Resilience is the difference between people thriving or buckling under pressure.

In the late 1970s, developmental psychologists started applying the term to children’s ability to deal with trauma. In the 1980s this expanded to include adults. Psychologists soon recognised that a lot of what promotes resilience originates outside of the individual. The concept started to evolve to focus on resilience factors relating to families, communities, cultures and organisations.

Today, you can’t scroll LinkedIn for long without coming across an article, book recommendation or event that focuses on the importance of personal and organisational resilience. As corporate buzz words go, it’s up there with ‘disruption’, ‘innovation’ and dare I say ‘pivot’. It’s hot topic for good reason – resilience is the difference between people thriving or buckling under pressure. 

Motivational Speaker | Daniel Bull on the characteristics of resilience


If resilience is the modern world’s must have attribute, how do we get it? Can we ‘add to cart’ preferably with a promo code? Not quite. Research shows that for some resilience is built through facing adversity. For others it is something innate that is awakened by adversity. Either way it needs an activator in the form of a challenge. Luckily life tends to throw a few of those our way.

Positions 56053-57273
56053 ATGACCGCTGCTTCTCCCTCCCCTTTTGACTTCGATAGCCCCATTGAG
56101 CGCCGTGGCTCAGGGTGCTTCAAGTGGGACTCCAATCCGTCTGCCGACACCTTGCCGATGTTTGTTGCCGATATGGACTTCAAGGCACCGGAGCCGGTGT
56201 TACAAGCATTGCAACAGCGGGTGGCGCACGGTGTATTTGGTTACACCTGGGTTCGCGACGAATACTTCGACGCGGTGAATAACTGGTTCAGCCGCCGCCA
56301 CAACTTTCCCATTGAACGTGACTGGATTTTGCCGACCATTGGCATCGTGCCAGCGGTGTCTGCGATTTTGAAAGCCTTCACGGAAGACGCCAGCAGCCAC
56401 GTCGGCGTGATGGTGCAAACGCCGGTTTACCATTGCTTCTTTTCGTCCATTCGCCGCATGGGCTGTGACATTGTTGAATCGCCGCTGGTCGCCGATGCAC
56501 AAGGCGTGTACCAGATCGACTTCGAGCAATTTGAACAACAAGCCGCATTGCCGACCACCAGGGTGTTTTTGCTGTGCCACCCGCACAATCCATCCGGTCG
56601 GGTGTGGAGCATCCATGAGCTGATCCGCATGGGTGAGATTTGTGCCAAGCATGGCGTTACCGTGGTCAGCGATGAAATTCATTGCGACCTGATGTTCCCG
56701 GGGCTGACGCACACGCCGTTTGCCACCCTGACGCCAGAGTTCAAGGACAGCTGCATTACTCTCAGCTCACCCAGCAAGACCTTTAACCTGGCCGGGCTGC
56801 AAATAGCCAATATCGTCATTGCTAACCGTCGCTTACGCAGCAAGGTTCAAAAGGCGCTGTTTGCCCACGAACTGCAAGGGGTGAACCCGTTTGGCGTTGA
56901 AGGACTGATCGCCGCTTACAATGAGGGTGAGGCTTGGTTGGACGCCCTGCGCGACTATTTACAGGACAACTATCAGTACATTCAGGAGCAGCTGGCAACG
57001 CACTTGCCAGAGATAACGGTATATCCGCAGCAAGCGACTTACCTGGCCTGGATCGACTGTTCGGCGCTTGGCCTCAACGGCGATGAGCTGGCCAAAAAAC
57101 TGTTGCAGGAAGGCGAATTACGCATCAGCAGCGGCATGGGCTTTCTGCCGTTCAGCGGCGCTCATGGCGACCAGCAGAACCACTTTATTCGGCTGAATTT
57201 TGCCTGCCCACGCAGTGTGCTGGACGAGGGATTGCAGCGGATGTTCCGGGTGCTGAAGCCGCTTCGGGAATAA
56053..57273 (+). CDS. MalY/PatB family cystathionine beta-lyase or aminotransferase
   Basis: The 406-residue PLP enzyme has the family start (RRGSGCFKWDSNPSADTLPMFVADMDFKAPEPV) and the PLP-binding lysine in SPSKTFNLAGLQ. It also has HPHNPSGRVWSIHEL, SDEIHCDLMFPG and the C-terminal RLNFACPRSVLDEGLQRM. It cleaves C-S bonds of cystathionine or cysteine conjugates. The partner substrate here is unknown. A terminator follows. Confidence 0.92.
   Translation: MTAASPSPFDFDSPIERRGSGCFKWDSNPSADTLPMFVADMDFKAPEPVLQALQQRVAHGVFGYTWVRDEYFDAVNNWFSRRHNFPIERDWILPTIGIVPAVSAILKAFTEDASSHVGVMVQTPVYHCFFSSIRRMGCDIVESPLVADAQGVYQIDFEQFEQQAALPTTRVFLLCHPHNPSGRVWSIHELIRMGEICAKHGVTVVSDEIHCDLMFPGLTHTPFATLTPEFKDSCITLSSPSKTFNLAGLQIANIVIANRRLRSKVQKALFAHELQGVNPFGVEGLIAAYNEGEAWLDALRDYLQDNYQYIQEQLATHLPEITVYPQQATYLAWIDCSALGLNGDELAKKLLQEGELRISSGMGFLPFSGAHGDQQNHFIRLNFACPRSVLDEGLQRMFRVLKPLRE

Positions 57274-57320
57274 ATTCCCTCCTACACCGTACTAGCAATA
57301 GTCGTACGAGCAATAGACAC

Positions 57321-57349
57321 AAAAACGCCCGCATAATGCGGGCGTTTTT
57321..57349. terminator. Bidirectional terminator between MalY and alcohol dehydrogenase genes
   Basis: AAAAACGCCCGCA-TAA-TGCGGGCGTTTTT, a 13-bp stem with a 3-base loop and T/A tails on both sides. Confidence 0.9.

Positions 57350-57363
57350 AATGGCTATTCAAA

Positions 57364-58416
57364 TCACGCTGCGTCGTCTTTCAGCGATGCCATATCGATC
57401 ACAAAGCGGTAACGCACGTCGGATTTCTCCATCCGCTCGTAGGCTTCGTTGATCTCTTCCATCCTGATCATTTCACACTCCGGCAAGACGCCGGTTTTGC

We don’t flex our resilience muscles despite our challenges but because of them.

We are all born with varying inner reserves. Some people are able to build muscle fairly easily, while for others it takes a bit more effort. The overarching fact remains – if we put in the work, we reap the benefits. The more we tap into our resilience as the need arises, the more skilled we become at bouncing back from life’s challenges. We don’t flex our resilience muscles despite our challenges but because of them.